[:en]Metastatic breast cancer management: a 5 cases Quality of Life analysis[:ro]Analiza calității vieții pacientelor diagnosticate cu neoplasm mamar stadiul IV[:]

[:en]Cornelia Nitipir (a,b), Andra Cătălina Butolo (b), Cristian Iaciu (b), Alexandru Opriță (b), Bogdan Popescu (b), Irina Radu (b), Răzvan Costin (b), Maria Alexandra Barbu (b)

(a): MD, PhD, senior oncologist, University of Medicine and Pharmacy Carol Davila, Bucharest, Romania
(b): MD, oncologist, Elias Emergency University Hospital, Department of Oncology, Bucharest, Romania

Corresponding author:
Dr Niţipir Cornelia, e-mail: nitipir2003@yahoo.com


Breast cancer is the most common female cancer worldwide with an incidence increasing by 1% yearly. About 20% of breast cancer patients present metastases and around 50% of those with an operable breast cancer experience relapse. Despite the new era of cancer treatment, the average survival for patients with metastatic breast cancer is still between 2 and 4 years. The quality of life of these patients should be one of the primary end points of the treatment.

Case series
We present an analysis of a 5 cases of patients with metastatic breast cancer showing that chemotherapy, immunotherapy and osteoclast inhibitors modified the levels of quality of life by significantly improving it. The patients filled in a questionnaire (Edmonton Symptom Assessment System) to assess their quality of life before treatment initiation in our clinic, after the first 3 cycles of chemotherapy, and after the last cycle. We found that quality of life was improved especially in terms of pain control, relief of tiredness, appetite and well-being.  Despite disease progression and development of new metastasis, the patients did not experience important changes in their clinical status. They maintained a good performance status that allowed us to alternate multiple lines of therapy and to control the disease with minimal toxicity.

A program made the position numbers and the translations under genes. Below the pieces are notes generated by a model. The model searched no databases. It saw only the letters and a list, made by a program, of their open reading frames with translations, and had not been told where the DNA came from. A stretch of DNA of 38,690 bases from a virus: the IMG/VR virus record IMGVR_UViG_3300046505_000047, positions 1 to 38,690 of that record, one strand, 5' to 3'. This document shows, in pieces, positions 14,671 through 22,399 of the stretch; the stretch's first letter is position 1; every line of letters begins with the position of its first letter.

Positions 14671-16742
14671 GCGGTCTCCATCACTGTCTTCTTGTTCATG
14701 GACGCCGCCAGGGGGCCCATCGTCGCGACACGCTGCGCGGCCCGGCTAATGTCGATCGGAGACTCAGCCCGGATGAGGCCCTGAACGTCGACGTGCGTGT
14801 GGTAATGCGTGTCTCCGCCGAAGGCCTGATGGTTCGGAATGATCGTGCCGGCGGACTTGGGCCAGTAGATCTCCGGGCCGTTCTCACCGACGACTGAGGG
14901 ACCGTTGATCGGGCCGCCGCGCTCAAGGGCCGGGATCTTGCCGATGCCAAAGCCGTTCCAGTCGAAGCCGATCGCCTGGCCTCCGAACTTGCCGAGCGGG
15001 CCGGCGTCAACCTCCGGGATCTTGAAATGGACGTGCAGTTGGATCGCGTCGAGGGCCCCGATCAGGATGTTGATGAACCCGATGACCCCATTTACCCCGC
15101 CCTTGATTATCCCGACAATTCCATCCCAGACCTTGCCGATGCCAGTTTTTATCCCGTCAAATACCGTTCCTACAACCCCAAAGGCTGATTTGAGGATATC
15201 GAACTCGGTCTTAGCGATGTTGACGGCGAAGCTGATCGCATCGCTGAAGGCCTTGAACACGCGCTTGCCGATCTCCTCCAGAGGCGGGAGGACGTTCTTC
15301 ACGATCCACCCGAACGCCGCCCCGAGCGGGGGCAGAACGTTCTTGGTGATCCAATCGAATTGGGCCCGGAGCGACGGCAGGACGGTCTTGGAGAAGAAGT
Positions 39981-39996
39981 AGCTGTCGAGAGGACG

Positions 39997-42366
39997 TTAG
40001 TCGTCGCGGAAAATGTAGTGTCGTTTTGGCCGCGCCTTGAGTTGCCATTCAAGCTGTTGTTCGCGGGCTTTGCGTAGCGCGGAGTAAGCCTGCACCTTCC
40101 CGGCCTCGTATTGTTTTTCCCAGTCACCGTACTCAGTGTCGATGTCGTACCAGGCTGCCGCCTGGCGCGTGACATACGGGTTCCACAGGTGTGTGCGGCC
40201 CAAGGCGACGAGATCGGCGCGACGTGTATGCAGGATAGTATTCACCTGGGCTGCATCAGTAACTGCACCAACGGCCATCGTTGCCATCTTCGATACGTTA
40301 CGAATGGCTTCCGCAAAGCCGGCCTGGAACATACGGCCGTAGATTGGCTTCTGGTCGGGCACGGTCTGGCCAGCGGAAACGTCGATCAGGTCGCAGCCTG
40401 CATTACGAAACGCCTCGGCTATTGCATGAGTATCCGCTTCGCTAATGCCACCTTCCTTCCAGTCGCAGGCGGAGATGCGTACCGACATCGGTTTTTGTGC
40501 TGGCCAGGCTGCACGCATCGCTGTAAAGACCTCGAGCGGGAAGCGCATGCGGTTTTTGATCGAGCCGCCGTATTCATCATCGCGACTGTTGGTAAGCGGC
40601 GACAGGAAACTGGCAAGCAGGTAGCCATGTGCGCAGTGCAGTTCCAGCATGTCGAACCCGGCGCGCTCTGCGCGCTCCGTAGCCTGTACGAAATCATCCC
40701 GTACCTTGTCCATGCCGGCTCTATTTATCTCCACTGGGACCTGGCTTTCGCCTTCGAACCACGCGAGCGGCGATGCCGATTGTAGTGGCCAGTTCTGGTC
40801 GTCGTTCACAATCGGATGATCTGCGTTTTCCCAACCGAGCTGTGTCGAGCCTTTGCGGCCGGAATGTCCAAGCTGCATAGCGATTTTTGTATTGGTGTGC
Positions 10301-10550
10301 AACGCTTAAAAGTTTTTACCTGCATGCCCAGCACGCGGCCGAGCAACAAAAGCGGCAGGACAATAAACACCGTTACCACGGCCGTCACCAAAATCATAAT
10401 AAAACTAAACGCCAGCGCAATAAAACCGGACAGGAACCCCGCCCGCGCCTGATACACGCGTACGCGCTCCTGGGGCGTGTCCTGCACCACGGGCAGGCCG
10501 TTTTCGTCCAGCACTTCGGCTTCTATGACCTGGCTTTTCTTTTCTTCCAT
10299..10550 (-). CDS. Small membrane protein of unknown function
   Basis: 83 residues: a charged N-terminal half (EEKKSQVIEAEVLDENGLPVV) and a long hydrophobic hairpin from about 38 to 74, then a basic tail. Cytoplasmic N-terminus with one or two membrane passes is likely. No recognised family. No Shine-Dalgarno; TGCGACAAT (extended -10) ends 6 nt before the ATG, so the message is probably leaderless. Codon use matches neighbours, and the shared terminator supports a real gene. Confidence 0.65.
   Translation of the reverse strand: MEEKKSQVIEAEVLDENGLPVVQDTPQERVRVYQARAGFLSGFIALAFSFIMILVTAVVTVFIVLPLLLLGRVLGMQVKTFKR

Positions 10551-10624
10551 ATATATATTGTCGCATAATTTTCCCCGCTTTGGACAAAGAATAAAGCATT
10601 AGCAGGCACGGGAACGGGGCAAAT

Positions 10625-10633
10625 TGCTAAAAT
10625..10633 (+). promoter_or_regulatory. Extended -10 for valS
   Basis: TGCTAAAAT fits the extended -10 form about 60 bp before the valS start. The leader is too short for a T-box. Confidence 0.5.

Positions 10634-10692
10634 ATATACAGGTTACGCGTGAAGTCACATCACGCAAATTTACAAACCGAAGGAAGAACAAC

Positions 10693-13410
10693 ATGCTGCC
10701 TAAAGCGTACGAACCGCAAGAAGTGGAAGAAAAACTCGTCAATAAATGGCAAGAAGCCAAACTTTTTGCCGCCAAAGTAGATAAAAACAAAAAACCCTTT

Metastatic breast cancer is a disease with a long natural evolution, but a well conducted treatment with a multidisciplinary approach may achieve a quality of life comparable with that of women of a similar age with no personal history of breast carcinoma.

Key words: metastatic breast cancer, quality of life, performance status

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